Finally, “Everything” in the materialist view is covered by Science.

      I disagree with them in that I think everything material should be studied – and cannot be exhaustively covered – by Science. “God of the gaps” is but one form of invoking an explanation that lies outside the domain of inquiry. It isn’t a logical failure, but a practical one: in science, positing a “God of the gaps” argument to cover for lack of understanding cripples our investigation of the natural world by invoking a supernatural explanation for natural phenomena. But in searching for transcendent, extra-physical, absolute meaning, a parallel problem manifests when people try invoking natural explanations for abstracts, such as in the famously true-but-insufficient explanation of love as mere “chemical reactions in the brain.” To say that love is “chemical reactions in the brain” isn’t to say that this is all it is: it has meaning. Appealing to science to explain this away is, as is obvious to all those honest with themselves, ultimately an incomplete description of the phenomenon. (This reminds me of that great Star Trek: Voyager episode a while back.)

  • I must have missed something here but is sounded to me like Dr. Louis used the argument: “Evolution happened because it did. We see stuff happening right now, so therefore evolution must have happened. So to question the possibility of it happening in this way is to ask the wrong question.”

    What did I miss? Because isn’t ID’s point that it couldn’t have self-generated? The fact that we see things replicating now means little if I’m following the reasoning right. (Which, I fear, I’m not.)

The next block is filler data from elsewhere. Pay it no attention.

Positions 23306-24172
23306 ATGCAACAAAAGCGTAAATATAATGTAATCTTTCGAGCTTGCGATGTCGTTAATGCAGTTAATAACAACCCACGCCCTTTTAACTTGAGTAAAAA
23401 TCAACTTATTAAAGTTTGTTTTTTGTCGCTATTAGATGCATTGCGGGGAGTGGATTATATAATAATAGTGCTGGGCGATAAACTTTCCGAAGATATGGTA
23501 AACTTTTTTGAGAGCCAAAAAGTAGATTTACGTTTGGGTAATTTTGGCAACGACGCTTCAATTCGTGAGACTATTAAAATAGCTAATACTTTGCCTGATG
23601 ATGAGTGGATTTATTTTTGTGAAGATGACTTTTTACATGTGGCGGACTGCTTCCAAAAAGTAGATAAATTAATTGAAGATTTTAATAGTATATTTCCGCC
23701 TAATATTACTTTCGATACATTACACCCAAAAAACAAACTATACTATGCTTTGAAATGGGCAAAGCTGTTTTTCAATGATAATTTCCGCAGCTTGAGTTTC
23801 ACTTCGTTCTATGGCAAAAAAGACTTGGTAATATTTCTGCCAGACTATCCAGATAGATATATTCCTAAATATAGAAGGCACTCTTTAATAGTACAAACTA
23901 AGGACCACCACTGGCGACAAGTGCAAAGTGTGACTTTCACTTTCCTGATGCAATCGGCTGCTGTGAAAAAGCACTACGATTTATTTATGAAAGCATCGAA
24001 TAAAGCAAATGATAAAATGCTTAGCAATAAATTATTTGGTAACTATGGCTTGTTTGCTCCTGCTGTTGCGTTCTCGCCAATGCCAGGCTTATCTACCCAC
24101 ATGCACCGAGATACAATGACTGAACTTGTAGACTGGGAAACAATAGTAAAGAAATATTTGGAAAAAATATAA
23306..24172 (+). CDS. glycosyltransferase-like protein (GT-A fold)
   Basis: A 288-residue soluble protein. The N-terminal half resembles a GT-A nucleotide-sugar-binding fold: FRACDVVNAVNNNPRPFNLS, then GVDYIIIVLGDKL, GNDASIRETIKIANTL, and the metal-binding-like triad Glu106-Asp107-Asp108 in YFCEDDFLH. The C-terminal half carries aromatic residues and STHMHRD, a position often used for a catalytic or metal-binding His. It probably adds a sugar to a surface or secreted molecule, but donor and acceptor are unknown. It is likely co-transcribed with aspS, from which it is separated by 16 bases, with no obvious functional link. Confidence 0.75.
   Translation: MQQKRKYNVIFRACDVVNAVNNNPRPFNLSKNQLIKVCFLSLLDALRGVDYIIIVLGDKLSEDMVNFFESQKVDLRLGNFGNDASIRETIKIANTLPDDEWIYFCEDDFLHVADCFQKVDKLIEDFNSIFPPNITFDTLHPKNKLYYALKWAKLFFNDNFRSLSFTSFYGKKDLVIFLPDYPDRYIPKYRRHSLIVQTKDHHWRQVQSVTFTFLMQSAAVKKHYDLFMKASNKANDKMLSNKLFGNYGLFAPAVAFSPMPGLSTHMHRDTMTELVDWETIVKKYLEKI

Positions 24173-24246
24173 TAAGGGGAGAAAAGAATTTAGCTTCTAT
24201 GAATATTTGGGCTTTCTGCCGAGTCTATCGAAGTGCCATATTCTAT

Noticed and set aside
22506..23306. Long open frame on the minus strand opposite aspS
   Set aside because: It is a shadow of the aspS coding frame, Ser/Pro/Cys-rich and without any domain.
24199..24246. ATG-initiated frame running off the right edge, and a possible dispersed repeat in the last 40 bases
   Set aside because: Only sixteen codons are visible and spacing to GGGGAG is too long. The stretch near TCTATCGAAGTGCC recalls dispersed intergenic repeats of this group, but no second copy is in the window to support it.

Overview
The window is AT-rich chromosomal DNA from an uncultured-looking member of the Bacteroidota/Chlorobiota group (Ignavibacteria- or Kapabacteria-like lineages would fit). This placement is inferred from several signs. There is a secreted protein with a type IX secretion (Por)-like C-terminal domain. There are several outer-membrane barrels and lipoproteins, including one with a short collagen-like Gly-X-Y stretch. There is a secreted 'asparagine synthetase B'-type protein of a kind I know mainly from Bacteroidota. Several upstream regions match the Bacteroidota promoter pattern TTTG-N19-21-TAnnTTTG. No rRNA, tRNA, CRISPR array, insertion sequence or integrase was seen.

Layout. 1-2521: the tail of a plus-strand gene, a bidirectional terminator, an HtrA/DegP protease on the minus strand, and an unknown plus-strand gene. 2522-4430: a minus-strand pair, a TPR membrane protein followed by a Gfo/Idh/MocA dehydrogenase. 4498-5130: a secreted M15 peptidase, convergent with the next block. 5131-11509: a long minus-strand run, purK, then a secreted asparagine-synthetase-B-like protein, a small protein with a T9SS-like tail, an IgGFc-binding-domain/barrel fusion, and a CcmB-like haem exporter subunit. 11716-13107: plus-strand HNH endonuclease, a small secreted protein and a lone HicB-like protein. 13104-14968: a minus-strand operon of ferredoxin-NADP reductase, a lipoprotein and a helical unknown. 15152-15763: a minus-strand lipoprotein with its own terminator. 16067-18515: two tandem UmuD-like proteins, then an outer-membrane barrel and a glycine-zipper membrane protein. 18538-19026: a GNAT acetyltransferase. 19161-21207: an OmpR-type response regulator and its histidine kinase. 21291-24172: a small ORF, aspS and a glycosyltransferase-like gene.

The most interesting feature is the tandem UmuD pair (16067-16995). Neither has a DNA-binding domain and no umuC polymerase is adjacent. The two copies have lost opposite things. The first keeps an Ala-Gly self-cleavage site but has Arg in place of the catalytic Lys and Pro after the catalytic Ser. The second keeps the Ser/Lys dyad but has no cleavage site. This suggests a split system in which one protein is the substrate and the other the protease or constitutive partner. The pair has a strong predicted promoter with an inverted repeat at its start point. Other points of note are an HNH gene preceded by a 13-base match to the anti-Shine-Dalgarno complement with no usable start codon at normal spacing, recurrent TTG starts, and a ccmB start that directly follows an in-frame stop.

Sorry, I’m feeling stupid at the moment, like a flunking college student listening to a prof and thinking, “Duh… wha? Huh?”

    ~Luke
    .-= Luke Holzmann´s last blog ..Two HUGE Updates to Sonlight.com =-.

    • AMW

      Luke,

      I think what he’s saying is, we know of a process (self-assembly of protein structures) that 1) produces specific, complex structures from a host of possible variations and 2) can be explained in terms of natural cause and effect. If we were just shown the structures themselves, we would think, “there’s no way that just happened on its own; an intelligence of some sort must be making those things.” That intuitive reaction is incorrect, however, because we can actually see them self-assembling, and (apparently) mathematicians have worked out how that is possible through natural means. He’s arguing that just because you can’t immediately see how something could come about by natural means doesn’t mean that it couldn’t.

  • I must have missed something here but is sounded to me like Dr. Louis used the argument: “Evolution happened because it did. We see stuff happening right now, so therefore evolution must have happened. So to question the possibility of it happening in this way is to ask the wrong question.”

    What did I miss? Because isn’t ID’s point that it couldn’t have self-generated? The fact that we see things replicating now means little if I’m following the reasoning right. (Which, I fear, I’m not.)

    Sorry, I’m feeling stupid at the moment, like a flunking college student listening to a prof and thinking, “Duh… wha? Huh?”

    ~Luke
    .-= Luke Holzmann´s last blog ..Two HUGE Updates to Sonlight.com =-.

    • AMW

      Luke,

      I think what he’s saying is, we know of a process (self-assembly of protein structures) that 1) produces specific, complex structures from a host of possible variations and 2) can be explained in terms of natural cause and effect. If we were just shown the structures themselves, we would think, “there’s no way that just happened on its own; an intelligence of some sort must be making those things.” That intuitive reaction is incorrect, however, because we can actually see them self-assembling, and (apparently) mathematicians have worked out how that is possible through natural means. He’s arguing that just because you can’t immediately see how something could come about by natural means doesn’t mean that it couldn’t.